Background: Tobacco companies may attempt to minimise the impact of tobacco tax increases on consumers by gradually passing on the price rise over several months. This study examined whether there was evidence of large Australian tobacco retailers engaging in this practice (known as cushioning) over a period including both routine indexation and large annual tobacco excise increases.
Methods: Advertised prices of nine factory-made cigarette (FMC) and nine roll-your-own tobacco (RYO) products were recorded from two stores monthly from December 2016 to December 2019. Per cent change in price from the previous month was analysed for FMC and RYO products, controlling for year, month, tobacco company and supermarket chain.
Results: Significant main effects of month were observed for FMC and RYO products (both p<0.001). Large, significant average increases in per cent change in price were observed in September for FMC (6.51%) and RYO (11.45%) products, the month of the annual excise increase and prices also significantly increased in October (FMC: 3.01%; RYO: 1.91%). Significant increases were also observed in the months after the March annual routine indexation: by 1.10% in May for FMC products and by 1.09% in April for RYO products.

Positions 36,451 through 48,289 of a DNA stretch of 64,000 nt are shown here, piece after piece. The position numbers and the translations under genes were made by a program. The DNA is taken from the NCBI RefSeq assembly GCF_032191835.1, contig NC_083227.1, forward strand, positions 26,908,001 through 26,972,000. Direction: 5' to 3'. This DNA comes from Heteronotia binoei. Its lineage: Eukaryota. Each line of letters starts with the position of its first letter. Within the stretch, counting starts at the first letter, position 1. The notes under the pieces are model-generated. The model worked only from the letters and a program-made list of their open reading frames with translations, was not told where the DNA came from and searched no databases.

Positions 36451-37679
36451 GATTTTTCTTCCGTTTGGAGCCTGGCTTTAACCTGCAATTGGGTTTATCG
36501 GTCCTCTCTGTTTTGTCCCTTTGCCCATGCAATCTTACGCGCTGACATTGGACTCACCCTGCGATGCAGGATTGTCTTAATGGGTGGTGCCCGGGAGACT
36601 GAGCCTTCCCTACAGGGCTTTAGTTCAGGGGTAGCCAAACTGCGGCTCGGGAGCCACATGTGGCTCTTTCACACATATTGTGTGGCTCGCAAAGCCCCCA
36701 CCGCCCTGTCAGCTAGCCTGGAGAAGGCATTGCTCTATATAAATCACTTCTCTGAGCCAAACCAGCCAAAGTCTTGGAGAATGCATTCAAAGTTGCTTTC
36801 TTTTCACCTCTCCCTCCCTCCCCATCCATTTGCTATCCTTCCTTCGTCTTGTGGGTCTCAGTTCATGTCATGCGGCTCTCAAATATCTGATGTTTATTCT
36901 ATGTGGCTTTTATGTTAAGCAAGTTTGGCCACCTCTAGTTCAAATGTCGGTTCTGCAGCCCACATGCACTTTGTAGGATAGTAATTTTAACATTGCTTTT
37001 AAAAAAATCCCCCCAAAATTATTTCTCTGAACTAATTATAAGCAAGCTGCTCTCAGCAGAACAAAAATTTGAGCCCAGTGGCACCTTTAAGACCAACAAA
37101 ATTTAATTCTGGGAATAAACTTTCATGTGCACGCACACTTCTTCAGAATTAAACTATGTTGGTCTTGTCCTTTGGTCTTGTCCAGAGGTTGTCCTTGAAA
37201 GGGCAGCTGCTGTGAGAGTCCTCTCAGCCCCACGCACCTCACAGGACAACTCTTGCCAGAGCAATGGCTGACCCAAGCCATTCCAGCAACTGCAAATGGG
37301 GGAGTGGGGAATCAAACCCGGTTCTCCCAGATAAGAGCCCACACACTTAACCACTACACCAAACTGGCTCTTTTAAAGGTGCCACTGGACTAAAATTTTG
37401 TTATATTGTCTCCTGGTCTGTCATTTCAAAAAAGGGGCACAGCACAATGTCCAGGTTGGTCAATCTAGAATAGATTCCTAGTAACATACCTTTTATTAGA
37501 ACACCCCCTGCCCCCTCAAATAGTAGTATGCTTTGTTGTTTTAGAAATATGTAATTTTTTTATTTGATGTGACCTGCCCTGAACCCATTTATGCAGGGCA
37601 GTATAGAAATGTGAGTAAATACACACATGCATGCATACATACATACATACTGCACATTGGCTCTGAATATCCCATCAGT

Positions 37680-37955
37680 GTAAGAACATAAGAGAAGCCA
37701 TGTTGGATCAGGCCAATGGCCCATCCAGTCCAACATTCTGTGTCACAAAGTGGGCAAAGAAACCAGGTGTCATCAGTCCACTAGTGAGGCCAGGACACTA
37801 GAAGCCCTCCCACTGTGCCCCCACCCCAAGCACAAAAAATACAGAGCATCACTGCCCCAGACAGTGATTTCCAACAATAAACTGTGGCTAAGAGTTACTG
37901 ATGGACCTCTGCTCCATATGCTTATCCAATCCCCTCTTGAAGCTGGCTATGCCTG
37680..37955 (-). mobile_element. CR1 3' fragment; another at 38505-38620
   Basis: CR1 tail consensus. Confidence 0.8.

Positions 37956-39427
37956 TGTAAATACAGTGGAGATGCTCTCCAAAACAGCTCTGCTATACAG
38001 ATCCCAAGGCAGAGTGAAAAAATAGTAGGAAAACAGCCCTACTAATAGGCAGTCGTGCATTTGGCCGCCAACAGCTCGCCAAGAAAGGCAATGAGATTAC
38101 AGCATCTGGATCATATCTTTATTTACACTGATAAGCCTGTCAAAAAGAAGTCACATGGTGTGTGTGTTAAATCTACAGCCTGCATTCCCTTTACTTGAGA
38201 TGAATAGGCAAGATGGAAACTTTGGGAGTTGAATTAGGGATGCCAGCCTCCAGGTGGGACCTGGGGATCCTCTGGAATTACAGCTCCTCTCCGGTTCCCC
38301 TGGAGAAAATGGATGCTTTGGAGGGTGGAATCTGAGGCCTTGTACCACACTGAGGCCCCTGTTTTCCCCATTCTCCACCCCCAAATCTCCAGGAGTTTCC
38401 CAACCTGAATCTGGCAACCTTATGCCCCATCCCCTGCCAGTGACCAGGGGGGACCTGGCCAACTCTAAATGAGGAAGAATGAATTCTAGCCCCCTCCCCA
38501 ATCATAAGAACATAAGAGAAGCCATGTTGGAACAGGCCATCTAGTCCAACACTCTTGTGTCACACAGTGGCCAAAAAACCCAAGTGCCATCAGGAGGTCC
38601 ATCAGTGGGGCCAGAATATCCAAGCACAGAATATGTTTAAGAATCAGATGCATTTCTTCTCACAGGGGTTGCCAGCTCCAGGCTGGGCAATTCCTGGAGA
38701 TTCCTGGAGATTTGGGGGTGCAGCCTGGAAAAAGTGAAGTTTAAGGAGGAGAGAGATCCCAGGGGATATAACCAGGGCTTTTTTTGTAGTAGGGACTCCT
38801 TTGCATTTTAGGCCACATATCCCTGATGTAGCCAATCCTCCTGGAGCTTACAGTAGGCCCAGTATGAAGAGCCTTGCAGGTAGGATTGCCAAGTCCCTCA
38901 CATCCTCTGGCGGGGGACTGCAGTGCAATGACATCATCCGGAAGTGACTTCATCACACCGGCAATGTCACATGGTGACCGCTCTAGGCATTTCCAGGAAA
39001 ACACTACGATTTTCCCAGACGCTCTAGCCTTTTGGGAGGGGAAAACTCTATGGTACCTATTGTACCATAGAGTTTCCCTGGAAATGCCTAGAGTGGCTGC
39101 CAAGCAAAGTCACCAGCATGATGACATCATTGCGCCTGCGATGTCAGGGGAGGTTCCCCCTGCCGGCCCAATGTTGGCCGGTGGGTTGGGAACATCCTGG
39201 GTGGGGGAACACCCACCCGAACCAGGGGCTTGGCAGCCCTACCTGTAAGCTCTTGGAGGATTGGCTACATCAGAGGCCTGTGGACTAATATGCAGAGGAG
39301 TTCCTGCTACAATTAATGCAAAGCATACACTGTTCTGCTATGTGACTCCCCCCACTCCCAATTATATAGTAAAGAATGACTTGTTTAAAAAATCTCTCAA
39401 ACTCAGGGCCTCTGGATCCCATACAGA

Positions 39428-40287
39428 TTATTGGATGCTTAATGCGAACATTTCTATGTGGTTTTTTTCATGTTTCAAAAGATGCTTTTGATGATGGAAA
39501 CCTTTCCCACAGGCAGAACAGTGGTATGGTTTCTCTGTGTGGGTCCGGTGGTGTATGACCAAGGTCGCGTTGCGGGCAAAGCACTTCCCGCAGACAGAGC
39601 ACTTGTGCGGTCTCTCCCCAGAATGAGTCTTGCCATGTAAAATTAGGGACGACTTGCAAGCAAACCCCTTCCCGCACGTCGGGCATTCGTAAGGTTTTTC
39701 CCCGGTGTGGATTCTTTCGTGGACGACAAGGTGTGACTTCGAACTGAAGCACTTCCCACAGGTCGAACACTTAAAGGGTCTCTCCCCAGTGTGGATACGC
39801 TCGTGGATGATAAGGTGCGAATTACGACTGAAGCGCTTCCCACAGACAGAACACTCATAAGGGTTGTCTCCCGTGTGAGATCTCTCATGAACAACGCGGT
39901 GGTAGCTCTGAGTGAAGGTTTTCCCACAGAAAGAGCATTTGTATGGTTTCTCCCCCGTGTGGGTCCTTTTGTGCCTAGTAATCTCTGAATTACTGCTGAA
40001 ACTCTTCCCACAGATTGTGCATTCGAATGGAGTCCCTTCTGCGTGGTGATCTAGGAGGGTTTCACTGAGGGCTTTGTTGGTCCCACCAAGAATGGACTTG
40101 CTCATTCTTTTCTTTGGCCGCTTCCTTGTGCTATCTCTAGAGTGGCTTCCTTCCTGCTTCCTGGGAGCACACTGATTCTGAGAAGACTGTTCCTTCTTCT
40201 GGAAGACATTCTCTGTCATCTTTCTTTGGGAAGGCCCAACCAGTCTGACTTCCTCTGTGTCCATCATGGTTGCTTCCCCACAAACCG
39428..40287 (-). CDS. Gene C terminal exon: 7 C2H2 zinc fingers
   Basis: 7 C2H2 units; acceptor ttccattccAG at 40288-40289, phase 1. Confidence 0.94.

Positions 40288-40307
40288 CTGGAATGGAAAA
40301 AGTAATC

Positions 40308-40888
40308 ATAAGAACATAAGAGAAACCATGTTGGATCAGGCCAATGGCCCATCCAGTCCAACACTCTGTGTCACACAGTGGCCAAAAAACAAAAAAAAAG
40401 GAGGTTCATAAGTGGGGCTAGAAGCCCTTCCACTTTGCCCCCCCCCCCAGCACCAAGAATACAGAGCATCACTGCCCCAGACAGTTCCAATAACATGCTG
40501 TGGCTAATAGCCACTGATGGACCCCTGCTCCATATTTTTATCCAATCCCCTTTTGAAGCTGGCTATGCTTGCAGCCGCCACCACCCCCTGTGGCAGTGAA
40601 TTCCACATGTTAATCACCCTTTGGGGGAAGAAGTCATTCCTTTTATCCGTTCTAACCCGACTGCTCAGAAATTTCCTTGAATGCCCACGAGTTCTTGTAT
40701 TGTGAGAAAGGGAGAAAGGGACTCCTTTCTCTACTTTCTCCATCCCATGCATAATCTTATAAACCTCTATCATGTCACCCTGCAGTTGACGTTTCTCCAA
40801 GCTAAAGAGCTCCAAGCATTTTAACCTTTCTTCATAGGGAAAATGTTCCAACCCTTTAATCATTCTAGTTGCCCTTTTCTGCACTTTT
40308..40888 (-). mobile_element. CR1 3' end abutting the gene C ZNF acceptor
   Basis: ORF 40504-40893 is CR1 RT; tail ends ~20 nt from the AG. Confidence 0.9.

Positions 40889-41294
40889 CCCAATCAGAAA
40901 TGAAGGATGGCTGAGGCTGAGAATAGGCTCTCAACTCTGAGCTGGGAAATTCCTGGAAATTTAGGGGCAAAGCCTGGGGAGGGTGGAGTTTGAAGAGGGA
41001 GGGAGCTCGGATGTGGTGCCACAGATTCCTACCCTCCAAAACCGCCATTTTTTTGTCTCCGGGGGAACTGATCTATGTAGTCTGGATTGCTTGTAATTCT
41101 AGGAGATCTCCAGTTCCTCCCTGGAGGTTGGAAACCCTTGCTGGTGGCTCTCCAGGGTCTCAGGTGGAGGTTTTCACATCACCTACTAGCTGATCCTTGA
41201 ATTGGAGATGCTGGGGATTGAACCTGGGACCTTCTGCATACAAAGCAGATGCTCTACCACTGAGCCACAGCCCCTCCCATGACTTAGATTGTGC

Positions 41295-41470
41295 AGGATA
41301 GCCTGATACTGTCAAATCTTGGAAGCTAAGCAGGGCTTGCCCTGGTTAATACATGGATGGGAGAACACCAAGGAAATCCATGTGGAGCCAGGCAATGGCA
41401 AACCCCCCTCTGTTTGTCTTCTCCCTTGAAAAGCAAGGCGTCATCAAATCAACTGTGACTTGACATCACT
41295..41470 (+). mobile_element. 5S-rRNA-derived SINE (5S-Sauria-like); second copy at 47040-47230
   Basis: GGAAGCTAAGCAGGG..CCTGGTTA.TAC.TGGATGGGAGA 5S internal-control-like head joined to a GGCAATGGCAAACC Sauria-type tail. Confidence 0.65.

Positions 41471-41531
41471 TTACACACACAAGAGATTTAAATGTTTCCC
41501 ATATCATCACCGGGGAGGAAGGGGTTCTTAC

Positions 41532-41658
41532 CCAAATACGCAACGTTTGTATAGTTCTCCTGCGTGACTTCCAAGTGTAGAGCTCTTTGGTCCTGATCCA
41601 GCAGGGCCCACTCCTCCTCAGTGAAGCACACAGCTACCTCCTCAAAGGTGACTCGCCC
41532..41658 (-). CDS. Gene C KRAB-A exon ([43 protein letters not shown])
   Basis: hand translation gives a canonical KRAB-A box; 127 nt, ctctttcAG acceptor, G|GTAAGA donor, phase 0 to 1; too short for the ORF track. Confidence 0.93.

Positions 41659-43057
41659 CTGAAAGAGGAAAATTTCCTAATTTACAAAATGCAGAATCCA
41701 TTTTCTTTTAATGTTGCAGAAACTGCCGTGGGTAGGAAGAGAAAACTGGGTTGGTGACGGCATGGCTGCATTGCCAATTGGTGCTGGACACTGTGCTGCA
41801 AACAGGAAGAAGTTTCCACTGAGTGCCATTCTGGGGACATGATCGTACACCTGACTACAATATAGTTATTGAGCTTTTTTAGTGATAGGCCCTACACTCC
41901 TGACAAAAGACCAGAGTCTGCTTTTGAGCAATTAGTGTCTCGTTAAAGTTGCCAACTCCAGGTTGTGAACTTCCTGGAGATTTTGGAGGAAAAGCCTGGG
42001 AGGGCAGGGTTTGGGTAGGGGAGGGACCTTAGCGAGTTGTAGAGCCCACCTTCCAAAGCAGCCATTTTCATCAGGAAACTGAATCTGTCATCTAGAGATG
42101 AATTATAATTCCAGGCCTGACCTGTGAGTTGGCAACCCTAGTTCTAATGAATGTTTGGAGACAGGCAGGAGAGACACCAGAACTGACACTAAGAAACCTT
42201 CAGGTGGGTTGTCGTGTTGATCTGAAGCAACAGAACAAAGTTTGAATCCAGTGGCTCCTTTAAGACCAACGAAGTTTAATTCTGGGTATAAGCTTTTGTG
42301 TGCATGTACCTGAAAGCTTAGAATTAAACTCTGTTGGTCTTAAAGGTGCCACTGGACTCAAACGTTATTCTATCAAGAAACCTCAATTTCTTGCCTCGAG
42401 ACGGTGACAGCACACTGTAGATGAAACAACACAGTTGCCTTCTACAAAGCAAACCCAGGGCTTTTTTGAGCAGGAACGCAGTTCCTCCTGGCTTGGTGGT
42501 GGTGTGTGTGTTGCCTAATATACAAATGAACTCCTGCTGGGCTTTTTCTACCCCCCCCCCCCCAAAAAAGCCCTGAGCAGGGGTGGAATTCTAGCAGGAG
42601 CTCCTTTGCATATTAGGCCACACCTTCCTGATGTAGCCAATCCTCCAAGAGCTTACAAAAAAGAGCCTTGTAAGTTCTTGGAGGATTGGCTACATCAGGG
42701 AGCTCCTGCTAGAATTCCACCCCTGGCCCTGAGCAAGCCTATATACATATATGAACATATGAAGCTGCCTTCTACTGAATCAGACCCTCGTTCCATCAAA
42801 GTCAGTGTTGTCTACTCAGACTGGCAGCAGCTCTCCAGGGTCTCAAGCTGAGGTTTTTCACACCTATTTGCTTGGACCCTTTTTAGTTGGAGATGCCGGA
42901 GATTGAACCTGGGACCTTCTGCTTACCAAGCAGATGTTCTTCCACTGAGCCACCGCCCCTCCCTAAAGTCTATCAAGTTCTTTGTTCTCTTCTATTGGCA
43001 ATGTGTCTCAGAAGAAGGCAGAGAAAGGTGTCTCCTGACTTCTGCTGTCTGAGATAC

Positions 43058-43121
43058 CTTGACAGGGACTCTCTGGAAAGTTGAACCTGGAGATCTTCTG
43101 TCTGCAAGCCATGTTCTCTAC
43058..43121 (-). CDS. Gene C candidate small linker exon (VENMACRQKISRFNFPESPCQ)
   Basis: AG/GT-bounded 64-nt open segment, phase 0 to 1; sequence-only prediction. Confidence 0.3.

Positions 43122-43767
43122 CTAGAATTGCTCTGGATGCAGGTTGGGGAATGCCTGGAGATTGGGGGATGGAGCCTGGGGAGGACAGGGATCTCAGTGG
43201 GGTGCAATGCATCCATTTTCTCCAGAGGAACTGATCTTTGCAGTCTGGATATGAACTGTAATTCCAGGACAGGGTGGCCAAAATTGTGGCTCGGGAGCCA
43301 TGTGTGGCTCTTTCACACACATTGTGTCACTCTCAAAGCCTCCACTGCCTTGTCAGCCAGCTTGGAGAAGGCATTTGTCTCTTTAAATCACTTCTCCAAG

Conclusion: This study has demonstrated evidence of cushioning of tax increases of FMC and RYO products in large Australian supermarkets. The monthly per cent change in price significantly increased several months after routine excise indexation and in the 2 months following a large annual excise increase. Further research with a larger sample of products and stores is needed to confirm these findings.
Keywords: price; surveillance and monitoring; taxation; tobacco industry.
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